The movie captured the experience so well – the hotel bars, the airports, and the various little scenarios at the rental car place to the on the road hook-ups. Just nailed it.

It reminded me of an incident I had once since the movie centered somewhat on Omaha, NE. I was due to be in Omaha for some meetings and needed to fly from SFO to Denver to Omaha. I had a travel assistant so I would book stuff via email and then just show up at the airport with my United card. Check in, check bag (I always checked bags for ease of use and lack of back injuries for loading bags into the overhead) and then proceed to lounge for breakfast. Upgrade comes through – sit in business and eat again. During this phase I noticed some guy bitching about not getting his upgrade. Of course I was the one who bumped him and I felt some satisfaction in that – all frequent flyers secretly do.

After stopping in Denver I went to the lounge and checked in on my upgrade to Omaha. Turns out I did not have it yet and it looked like I had not even a confirmed seat yet which was strange. So the good lady at the counter is looking at the debacle and then asks for my ID – at that time one did not need to draw blood but simply show their driver’s license. So I did. Then she laughed and said that I was suppose to be on the plane Tuesday – not Monday. I looked through my emails on my 2 ton crackberry and noticed she was right. It was Monday. I was suppose to be in San Francisco. Turned out the dude who I had bumped had my same name so the first attendant in SF booked me in his seat. Shows you how laxed security used to be. 🙂

I felt so stupid – I said any flights back to SF? I got back on the plane I came on and headed back to SF. Went home and back to bed. Got up on Tuesday and did it again. This is when I started to ask for an international transfer.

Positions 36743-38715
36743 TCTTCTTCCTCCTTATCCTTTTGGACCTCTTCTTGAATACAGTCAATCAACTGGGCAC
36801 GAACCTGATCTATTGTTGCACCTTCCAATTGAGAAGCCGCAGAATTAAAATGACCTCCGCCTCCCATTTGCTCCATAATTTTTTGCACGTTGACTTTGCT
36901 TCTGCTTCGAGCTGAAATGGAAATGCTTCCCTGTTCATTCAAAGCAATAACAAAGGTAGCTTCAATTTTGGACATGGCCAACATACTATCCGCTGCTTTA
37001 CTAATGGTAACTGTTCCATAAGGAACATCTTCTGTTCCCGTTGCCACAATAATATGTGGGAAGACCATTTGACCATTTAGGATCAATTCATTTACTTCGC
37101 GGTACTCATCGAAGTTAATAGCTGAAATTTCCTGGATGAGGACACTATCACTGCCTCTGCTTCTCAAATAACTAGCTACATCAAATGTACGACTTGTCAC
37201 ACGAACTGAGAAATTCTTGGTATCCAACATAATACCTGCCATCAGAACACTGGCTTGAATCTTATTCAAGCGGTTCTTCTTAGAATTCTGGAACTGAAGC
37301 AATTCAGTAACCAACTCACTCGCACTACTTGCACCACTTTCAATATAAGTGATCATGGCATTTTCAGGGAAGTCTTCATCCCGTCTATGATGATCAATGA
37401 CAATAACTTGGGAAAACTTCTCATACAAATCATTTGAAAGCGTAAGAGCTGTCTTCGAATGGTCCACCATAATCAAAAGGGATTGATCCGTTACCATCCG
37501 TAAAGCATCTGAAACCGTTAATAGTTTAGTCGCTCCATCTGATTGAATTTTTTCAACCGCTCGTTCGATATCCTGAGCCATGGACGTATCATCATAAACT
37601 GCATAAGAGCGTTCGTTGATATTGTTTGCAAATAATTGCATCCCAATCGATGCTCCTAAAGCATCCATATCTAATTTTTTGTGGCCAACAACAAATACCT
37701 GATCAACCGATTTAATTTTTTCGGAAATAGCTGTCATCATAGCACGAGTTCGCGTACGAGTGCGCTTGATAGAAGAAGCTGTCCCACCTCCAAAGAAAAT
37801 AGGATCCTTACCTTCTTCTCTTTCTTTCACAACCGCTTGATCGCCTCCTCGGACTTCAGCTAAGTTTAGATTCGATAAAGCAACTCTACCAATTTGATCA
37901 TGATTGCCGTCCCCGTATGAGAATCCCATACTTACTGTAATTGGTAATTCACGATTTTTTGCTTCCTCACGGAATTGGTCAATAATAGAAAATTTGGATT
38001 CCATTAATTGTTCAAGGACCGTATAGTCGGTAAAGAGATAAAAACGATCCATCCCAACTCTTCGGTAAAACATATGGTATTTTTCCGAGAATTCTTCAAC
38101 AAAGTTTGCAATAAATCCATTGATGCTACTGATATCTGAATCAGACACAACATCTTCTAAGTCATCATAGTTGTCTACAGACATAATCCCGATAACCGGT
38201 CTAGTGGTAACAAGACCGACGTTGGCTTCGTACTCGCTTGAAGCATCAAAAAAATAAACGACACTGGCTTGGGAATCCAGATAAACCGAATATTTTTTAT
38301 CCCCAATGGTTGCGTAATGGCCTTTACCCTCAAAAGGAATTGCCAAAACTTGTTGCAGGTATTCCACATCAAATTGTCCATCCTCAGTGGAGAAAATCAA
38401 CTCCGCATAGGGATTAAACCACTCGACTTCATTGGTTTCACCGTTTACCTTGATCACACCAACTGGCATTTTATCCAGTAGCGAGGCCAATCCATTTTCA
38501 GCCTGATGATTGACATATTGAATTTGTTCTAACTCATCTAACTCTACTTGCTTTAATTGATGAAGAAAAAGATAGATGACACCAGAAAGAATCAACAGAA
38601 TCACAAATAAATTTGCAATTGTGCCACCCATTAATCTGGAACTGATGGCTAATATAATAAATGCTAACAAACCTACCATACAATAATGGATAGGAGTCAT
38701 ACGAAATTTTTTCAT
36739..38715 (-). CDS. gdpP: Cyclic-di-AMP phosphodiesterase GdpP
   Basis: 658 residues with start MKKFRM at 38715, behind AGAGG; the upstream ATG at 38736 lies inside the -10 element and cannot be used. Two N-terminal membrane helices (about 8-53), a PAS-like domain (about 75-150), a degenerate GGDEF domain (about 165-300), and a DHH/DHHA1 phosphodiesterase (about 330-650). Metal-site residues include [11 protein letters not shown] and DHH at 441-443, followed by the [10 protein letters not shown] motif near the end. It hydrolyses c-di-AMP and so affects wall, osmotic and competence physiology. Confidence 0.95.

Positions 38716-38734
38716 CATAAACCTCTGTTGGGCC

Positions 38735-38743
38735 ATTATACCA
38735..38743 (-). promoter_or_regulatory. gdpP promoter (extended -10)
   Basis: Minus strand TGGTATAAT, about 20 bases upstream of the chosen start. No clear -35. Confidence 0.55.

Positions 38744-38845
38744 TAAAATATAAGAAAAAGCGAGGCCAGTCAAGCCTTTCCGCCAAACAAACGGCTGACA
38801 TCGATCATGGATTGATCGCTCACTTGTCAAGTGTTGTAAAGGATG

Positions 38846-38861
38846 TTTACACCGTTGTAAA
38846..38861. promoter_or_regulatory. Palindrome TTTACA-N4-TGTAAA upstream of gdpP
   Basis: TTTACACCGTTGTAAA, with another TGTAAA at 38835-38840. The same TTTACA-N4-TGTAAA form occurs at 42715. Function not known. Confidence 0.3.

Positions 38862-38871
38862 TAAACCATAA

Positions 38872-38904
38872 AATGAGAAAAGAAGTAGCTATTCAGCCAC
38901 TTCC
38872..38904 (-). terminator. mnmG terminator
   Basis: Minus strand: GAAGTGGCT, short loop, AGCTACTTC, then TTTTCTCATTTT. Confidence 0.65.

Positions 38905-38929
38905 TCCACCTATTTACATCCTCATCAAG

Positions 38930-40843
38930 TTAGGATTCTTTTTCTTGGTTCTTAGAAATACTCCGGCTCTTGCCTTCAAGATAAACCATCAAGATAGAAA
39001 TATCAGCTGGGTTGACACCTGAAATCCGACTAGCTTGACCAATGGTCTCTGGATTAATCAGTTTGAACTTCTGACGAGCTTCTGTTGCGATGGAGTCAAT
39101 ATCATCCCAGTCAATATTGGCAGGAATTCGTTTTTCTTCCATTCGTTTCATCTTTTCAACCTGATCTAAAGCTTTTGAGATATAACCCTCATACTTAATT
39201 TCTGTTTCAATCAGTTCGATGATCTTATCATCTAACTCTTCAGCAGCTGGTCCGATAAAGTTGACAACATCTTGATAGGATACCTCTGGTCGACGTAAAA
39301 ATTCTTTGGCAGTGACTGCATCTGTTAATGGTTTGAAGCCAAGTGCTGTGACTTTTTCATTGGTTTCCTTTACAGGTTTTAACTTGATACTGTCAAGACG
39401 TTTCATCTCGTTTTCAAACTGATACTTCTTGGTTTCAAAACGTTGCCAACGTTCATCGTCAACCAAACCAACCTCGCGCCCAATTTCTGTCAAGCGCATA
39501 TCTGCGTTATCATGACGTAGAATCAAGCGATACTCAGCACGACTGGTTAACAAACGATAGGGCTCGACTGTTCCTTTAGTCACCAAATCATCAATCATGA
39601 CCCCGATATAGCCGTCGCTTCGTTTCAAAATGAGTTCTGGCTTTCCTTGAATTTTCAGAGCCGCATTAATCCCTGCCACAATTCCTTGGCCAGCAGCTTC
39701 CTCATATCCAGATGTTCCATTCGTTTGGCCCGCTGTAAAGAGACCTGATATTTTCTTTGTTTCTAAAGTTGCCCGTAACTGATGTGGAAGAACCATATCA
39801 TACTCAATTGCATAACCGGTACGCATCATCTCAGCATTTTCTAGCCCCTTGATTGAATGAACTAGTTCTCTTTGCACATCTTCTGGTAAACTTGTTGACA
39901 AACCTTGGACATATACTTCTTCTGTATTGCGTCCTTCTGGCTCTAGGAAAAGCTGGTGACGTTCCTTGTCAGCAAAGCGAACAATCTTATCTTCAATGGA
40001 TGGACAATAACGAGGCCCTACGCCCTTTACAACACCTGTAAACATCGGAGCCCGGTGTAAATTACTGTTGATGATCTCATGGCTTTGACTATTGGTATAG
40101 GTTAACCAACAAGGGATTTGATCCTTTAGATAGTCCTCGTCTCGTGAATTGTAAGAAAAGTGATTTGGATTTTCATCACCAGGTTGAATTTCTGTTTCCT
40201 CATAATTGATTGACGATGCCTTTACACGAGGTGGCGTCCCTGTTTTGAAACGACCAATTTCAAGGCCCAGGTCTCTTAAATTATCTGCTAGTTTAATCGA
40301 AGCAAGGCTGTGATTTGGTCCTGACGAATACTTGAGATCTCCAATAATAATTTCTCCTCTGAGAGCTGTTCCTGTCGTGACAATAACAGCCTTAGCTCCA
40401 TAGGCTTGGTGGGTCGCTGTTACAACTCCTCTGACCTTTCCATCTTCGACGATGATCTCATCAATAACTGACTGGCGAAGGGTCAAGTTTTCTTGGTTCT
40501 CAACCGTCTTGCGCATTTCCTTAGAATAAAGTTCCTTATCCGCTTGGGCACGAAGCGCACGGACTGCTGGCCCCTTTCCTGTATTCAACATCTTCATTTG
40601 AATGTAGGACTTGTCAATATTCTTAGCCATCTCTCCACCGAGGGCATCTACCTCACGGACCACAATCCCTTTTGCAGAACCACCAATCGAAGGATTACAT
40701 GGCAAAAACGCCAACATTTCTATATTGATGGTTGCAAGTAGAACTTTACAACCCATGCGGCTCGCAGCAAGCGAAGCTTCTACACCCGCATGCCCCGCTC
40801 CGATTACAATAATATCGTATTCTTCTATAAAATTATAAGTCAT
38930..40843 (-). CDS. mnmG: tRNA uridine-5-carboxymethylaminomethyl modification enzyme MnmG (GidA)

Check the movie out to get a sense of road life. It is not too far off the mark. Funny, that it is, sometimes life on the road is more fun than normal life. Clean hotel rooms, big beds, room service, random hook ups, and just the road culture coupled with all the interesting people. Sometimes returning home was the letdown – not the travel.

Enjoy!

Roger Ebert is my hero!

I love reading Daring Fireball, except for his love of Google, and always find that he leads me to some of the more interesting non-tech posts out there. So I guess, apart from the tech, John Gruber has some very  interesting tastes and opinions. One day  I was scanning his blog and saw the link to the Ebert Esquire article – if shit like that does not bring tears to yours than you are just not even human.

It is also worthwhile to read Roger’s own opinion piece on the article.

Well – this will make your eye moist:

http://player.ooyala.com/player.js?height=231&width=456&deepLinkEmbedCode=FqMW04MTqExKuN0tiHn72C3IF5QR47HY&embedCode=FqMW04MTqExKuN0tiHn72C3IF5QR47HY